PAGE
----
What are the great masterpieces of industrial design?
December 5, 2011 8:34 PM   Subscribe

Looking for masterpieces of industrial design. What are the most well-designed products?

The Apple products are of course, very well known. There's also the Swiss Army Knife and the Eames Lounge Chair and Ottoman.

I am looking for other such examples, that marry usability and beauty in amazing products that have earned iconic status.
posted by rahulrg to Society & Culture (36 answers total) 40 users marked this as a favorite
The Bic Cristal and Bic Lighter.
posted by griphus at 8:45 PM on December 5, 2011 [1 favorite]

have a look at Dieter Rams' work, particularly if you consider Jonathan Ives' work for Apple to be iconic.
posted by One Thousand and One at 8:46 PM on December 5, 2011 [1 favorite]

You'll find quite a few over at Cool Tools. The reviews are a mix of old and new items, classic and obscure, but I'm often surprised at how often a review will pop up for an item that is just so perfect and so iconic that it never even occurred to me that it was a masterpiece design because it never occurred that there could be a world without it.
posted by -harlequin- at 8:48 PM on December 5, 2011 [4 favorites]

Mason jars.
posted by cmoj at 8:52 PM on December 5, 2011 [1 favorite]

actually, have you seen Objectified? lots of good examples (and discussion) of industrial design in that documentary, if that's what interests you.
posted by One Thousand and One at 8:53 PM on December 5, 2011 [2 favorites]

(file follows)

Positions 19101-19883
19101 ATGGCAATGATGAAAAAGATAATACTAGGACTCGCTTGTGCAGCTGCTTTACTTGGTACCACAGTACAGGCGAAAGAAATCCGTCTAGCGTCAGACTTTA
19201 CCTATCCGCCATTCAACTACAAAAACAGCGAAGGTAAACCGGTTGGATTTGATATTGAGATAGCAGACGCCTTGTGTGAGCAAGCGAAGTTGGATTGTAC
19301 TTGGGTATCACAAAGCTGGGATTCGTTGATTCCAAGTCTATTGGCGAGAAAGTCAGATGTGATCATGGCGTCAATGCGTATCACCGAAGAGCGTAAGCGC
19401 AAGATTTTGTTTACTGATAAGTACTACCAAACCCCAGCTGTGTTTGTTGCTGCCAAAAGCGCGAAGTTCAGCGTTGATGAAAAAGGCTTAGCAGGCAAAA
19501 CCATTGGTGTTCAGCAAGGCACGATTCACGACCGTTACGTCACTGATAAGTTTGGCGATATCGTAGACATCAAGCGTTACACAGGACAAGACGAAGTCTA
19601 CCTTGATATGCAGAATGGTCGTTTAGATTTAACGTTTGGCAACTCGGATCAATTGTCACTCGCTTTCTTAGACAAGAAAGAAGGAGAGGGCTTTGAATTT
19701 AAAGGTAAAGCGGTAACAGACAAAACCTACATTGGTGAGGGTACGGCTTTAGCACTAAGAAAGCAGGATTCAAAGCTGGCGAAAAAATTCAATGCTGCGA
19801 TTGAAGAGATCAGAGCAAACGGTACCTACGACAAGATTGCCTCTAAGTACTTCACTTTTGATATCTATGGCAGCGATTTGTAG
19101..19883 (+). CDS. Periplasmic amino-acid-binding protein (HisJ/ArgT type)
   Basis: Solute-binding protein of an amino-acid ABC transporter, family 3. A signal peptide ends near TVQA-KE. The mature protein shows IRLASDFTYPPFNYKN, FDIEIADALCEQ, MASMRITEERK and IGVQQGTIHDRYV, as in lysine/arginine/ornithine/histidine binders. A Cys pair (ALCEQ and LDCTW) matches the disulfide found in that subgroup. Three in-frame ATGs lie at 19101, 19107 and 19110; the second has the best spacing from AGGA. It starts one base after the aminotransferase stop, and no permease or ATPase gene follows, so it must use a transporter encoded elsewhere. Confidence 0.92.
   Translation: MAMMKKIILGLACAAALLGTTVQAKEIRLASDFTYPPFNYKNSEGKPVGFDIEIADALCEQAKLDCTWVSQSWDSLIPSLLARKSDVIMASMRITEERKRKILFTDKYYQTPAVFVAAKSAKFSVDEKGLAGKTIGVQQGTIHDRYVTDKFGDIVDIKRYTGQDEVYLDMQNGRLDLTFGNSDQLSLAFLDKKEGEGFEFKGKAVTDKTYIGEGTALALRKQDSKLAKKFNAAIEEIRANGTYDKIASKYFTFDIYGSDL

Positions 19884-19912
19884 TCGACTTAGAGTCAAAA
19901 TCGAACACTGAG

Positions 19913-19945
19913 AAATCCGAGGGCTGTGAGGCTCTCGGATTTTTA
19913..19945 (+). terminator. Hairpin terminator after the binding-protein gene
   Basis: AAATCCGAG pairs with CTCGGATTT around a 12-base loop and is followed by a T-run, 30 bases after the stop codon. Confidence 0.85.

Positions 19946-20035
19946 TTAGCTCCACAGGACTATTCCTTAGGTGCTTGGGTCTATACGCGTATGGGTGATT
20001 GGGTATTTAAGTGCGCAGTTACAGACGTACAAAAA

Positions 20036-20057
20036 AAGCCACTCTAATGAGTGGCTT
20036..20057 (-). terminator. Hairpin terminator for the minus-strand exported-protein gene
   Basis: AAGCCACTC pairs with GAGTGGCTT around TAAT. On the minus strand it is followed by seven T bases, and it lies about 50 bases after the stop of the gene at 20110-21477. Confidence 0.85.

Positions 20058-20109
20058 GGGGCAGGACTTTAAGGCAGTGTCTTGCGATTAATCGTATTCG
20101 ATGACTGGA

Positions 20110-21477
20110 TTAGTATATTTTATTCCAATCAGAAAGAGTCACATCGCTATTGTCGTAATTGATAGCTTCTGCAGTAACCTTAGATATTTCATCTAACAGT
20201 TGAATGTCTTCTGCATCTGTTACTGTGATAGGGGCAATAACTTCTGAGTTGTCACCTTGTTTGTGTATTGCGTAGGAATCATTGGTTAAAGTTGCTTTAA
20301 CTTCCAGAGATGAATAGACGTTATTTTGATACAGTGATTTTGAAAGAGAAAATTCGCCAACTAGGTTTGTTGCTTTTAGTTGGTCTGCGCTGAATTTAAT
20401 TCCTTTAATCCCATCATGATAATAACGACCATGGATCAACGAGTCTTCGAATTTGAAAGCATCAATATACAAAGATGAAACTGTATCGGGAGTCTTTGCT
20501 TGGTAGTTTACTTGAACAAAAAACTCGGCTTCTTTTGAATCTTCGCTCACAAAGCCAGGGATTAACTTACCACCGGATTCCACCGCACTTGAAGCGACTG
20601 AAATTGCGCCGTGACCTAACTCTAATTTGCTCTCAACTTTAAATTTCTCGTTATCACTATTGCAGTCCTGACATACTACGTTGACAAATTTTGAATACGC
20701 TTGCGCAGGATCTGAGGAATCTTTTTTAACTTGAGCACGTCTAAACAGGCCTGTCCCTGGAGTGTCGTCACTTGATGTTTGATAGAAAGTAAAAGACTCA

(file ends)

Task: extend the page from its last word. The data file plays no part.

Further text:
The paper clip usually makes lists of this sort.
posted by Mchelly at 8:57 PM on December 5, 2011

Olivetti manual typewriters.

An ex-roommate of mine owned one of these in good working condition. They're amazingly easy to type on, nothing like computer keyboards or the electric typewriters I learned to type on when I was a kid. I can see why people loved them.
posted by nangar at 9:18 PM on December 5, 2011

The original Volkswagon Beetle.
posted by His thoughts were red thoughts at 9:29 PM on December 5, 2011 [1 favorite]

The Barcelona Chair by Mies van der Rohe is iconic modernism.
Also the Brno, also Mies.
posted by hot soup at 9:29 PM on December 5, 2011

as a spin off of nangar's response - the IBM Selectric is often cited as an excellent example of industrial design.

The Vespa

Kitchenaid Stand Mixer

Polaroid Land Camera

The VW Beetle and/or the Mini Cooper

The Spork

posted by FlamingBore at 9:30 PM on December 5, 2011

Swingline stapler.
Coca-cola bottle.
Anything by Norman bel Geddes.
posted by Ideefixe at 9:38 PM on December 5, 2011

#1 = the Lego brick.
posted by jade east at 9:40 PM on December 5, 2011

Airstream trailers
posted by FlamingBore at 9:41 PM on December 5, 2011

OXO's kitchen products have the dual purpose of being nice looking but also usable to a wide range of people including people who might otherwise be using adaptive technology [motor skills issues, not great finger strength, etc]. So they manage to be useful for people for longer.
posted by jessamyn at 9:59 PM on December 5, 2011

Glock 17
Fairchild A-10

Both are cheap, effective, reliable, and durable as hell. Beauty and iconic status are subjective, of course.
posted by clorox at 10:00 PM on December 5, 2011

Basically anything from Herman Miller

- Aeron Chair
- Eames Molded Chairs
- Nelson Coconut Chair

... and lots of other things from the Bauhaus era like the Barcelona Chair
posted by caliban at 10:05 PM on December 5, 2011

The Lamy 2000.
posted by mr_roboto at 10:29 PM on December 5, 2011 [2 favorites]

The tripodesque pizza box support thingy. Awesome design.

The Mercedes-Benz power seat adjustment controls that mimic the seat.
posted by bz at 10:48 PM on December 5, 2011

This previously might be useful.
posted by holgate at 11:58 PM on December 5, 2011

The Juicy Salif, as shown on the cover of Don Norman's Emotional Design.

Talking of which, that book and Don Norman's The Design/Psychology of Everyday Things contain many examples of iconic industrial design.
posted by fakelvis at 12:01 AM on December 6, 2011